• Reasonable Hospitality and Promotional Expenditures Not to Be Prosecuted. Unlike the FCPA, the Bribery Act does not contain an express, statutory exemption for hospitality and promotional expenditures. This led to speculation in the business community that such expenditures—often a vital and necessary part of doing business and effectively competing in the marketplace—would be prosecuted. The MoJ Guidance clarifies that "it is not the intention of the Act to criminalise . . . reasonable and proportionate hospitality and promotional or other similar business expenditure intended for these purposes." The MoJ Guidance indicates that the "incidental provision of a routine business courtesy," such as "the provision of airport to hotel transfer services to facilitate an on-site visit, or dining and tickets to an event," will not likely be prosecuted. In his Foreword to the MoJ Guidance, Secretary of State for Justice Kenneth Clarke wrote: "Rest assured—no one wants to stop firms getting to know their clients by taking them to events like Wimbledon or the Grand Prix." But "the more lavish the hospitality or the higher the expenditure in relation to travel, accommodation or other similar business expenditure provided to a foreign public official, then, generally, the greater the inference that it is intended to influence the official to grant business or a business advantage in return." As with the FCPA, the limits of what is considered "reasonable and proportionate" hospitality expenditures will be decided by the courts as the government exercises its discretion to file charges. While companies should be encouraged that the U.K. authorities do not, apparently, intend to prosecute such expenditures, they should also be cautious and not seek to be the test case for the government's authority or discretion.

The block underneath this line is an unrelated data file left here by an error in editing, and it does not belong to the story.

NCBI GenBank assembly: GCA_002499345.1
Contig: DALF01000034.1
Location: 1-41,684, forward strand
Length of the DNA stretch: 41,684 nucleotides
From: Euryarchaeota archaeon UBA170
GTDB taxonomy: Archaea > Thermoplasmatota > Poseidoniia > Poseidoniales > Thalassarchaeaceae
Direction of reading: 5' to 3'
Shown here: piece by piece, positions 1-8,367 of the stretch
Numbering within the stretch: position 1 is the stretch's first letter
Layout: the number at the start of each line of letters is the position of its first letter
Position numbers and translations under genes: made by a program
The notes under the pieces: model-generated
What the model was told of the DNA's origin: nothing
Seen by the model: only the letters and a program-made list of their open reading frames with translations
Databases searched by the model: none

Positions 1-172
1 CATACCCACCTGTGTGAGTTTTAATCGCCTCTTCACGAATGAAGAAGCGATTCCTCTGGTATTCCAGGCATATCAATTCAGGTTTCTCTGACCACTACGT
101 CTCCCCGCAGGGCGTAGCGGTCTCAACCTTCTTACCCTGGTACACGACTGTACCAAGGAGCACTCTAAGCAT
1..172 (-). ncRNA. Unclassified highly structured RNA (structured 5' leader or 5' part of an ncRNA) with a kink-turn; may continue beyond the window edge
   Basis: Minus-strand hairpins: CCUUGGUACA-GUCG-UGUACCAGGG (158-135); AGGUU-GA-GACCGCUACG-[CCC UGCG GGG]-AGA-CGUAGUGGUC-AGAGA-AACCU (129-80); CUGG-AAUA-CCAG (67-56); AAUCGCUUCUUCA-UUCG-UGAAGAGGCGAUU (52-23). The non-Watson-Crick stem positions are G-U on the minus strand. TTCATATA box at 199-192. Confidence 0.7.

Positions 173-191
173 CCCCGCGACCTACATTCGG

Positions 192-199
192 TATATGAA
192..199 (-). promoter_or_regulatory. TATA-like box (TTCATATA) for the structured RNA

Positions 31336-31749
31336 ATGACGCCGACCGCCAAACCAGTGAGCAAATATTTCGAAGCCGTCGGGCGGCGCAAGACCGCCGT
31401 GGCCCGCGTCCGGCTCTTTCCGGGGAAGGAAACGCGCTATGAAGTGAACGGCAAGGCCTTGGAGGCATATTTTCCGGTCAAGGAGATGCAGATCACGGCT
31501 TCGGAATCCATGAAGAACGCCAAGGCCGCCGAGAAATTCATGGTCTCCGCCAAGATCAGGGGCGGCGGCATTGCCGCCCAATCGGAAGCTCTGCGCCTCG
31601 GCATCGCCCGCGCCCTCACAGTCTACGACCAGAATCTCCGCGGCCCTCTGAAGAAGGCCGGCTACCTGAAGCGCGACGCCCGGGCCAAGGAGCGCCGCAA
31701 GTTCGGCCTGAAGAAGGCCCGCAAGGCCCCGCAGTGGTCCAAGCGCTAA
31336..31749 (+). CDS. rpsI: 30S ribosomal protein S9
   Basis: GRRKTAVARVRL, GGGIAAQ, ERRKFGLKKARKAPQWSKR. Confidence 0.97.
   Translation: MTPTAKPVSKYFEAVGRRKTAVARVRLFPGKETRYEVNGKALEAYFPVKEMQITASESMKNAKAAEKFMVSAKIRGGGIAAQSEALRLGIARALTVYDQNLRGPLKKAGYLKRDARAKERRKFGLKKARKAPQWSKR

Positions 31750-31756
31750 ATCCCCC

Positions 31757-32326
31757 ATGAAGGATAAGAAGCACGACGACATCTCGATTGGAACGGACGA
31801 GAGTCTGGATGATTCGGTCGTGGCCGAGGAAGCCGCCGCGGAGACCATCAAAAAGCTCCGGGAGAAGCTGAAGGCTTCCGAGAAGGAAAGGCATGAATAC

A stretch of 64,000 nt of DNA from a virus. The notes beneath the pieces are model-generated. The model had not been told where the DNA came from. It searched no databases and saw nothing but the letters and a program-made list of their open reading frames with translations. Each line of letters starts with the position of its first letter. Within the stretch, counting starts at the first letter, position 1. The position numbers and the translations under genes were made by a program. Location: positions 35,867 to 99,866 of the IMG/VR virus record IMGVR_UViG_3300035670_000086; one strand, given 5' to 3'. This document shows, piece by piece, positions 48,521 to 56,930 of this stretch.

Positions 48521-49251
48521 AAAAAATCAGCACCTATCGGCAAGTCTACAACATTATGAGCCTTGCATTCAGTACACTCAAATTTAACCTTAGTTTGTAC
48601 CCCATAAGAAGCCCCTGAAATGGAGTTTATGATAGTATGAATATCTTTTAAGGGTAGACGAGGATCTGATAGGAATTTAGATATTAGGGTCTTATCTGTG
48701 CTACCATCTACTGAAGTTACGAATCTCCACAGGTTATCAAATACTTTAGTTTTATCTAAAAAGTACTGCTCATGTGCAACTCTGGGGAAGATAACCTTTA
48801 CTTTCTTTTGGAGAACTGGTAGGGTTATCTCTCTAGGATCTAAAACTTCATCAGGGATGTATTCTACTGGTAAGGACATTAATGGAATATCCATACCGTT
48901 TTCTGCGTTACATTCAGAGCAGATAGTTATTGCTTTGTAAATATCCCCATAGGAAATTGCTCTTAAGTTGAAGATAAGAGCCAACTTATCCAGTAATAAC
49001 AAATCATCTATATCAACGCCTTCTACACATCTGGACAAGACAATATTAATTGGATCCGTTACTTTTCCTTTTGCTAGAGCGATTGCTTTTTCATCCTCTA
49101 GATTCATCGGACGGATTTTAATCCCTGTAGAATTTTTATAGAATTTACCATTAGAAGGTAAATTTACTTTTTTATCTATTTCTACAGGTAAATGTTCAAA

Adding to the uncertainty, the Serious Fraud Office ("SFO")—the office charged with enforcing the Bribery Act—has seen significant turnover in recent months. Most recently, its general counsel, Vivian Robinson, QC, announced his departure to join McGuireWoods LLP. Mr. Robinson had been a vocal promoter of the Bribery Act in the U.K. and abroad since it was passed in April 2009. His resignation comes on the heels of Robert Amaee's, the former Head of Anti-Corruption and Proceeds of Crime Unit at the SFO, who left the SFO to join Covington & Burling's London office in January 2011. Adding to the turnover, the current head of the SFO, Richard Alderman—another vocal promoter of the Bribery Act—has indicated he plans to retire in 2012. This slate of departures will leave very little of the core anti-bribery leadership team at the SFO, just as it begins testing the waters—and the limits of its authority—with Bribery Act investigations and prosecutions.

Stoel Rives LLP is ready to assist companies that do any part of their business in the U.K., or are contemplating expanding in some fashion into the U.K., in preparing for the new regime under the U.K. Bribery Act. Our experienced White Collar Criminal Law and FCPA practitioners can provide counseling on the adequacy of existing anti-corruption procedures and can provide concrete recommendations for instituting new procedures as appropriate.

For additional information on this or any related topic, please contact Per Ramfjord or your Stoel Rives attorney.

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Per A. Ramfjord